Today's doodle was inspired by my flight to Maui! I'm lucky enough to make the trip from the continental United States to Hawaii at least once a year. However, it makes me wonder how long people have been flying a couple thousand miles across an ocean. Who was the first to make the journey? What year did it happen?
The Navy decided it would be first to attempt the 2,400-mile flight from the U.S. mainland to Hawaii. This overwater distance was never before attempted. Two Navy seaplanes took off on August 31, 1925 from the waters near San Francisco. One plane had engine trouble and ended it's run only 300 miles into the journey, but the second plane continued on... though was unsuccessful in the mission.
The plane ran out of gas looking for a ship that was supposed to show their path (ships were placed every 200 miles to guide and help if need be along the route). The plane went down, but was glided onto the ocean. The men were able to fashion makeshift sails and sailed their plane 400+ miles to the nearest island. They were starved but a rain storm saved them from dying from dehydration. The men made it to Hawaii with their plane and their lives, but it was not a successful flight.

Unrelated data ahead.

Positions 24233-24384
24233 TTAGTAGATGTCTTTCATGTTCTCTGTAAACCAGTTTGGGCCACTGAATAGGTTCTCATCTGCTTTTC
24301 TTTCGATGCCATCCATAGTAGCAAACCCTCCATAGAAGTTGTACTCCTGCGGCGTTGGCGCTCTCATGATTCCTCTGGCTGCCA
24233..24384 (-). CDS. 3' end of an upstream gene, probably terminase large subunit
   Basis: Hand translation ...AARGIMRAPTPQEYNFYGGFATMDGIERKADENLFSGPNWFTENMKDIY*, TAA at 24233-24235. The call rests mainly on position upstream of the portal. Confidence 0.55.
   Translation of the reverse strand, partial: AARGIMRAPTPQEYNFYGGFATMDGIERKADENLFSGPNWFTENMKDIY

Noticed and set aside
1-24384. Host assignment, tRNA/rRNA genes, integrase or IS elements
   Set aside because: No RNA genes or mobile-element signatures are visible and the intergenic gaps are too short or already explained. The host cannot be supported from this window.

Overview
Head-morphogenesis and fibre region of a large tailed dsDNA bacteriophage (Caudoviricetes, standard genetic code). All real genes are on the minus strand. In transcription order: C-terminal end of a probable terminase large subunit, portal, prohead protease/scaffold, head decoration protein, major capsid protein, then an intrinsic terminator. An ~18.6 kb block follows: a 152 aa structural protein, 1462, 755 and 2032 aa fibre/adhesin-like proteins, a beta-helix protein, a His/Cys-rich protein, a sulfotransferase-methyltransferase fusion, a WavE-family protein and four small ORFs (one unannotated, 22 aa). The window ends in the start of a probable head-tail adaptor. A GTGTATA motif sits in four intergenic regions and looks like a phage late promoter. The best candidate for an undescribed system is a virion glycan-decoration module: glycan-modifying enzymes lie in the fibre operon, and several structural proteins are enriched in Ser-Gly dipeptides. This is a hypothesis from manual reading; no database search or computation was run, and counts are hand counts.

Charles Lindbergh made his successful transatlantic flight May 21, 1927 which really pushed hawaiian attempt into hyperdrive. The Army had spent years preparing for their attempt and it was made in a Fokker C-2. The tri-motor plane was not a seaplane, but could store more fuel for the journey. The Army would send just two men; Navigator Lt. Albert Hegenberger (who helped develop the Army's flight instruments and air navigation methods) and pilot Lt. Lester Maitland (a long-distance flyer and record-setter). The two men took off from Oakland on June 28, 1927, and soon ran into problems. A compass failed, the radio receiver cut in and out and then stopped working all together, and an engine began to cough and spit due to carburetor icing (something they had not expected in a tropical flight).
Nearly 26 hours after leaving California, the Bird of Paradise (the plane was named by Hegenberger and Maitland) finally appeared and swooped down around Wheeler Field on Oahu, Hawaii. Maitland and Hegenberger had made history: the first successful flight to Hawaii touched down June 29, 1927.
I don't know about you, but I'm really glad the flight doesn't take 26 hours any more!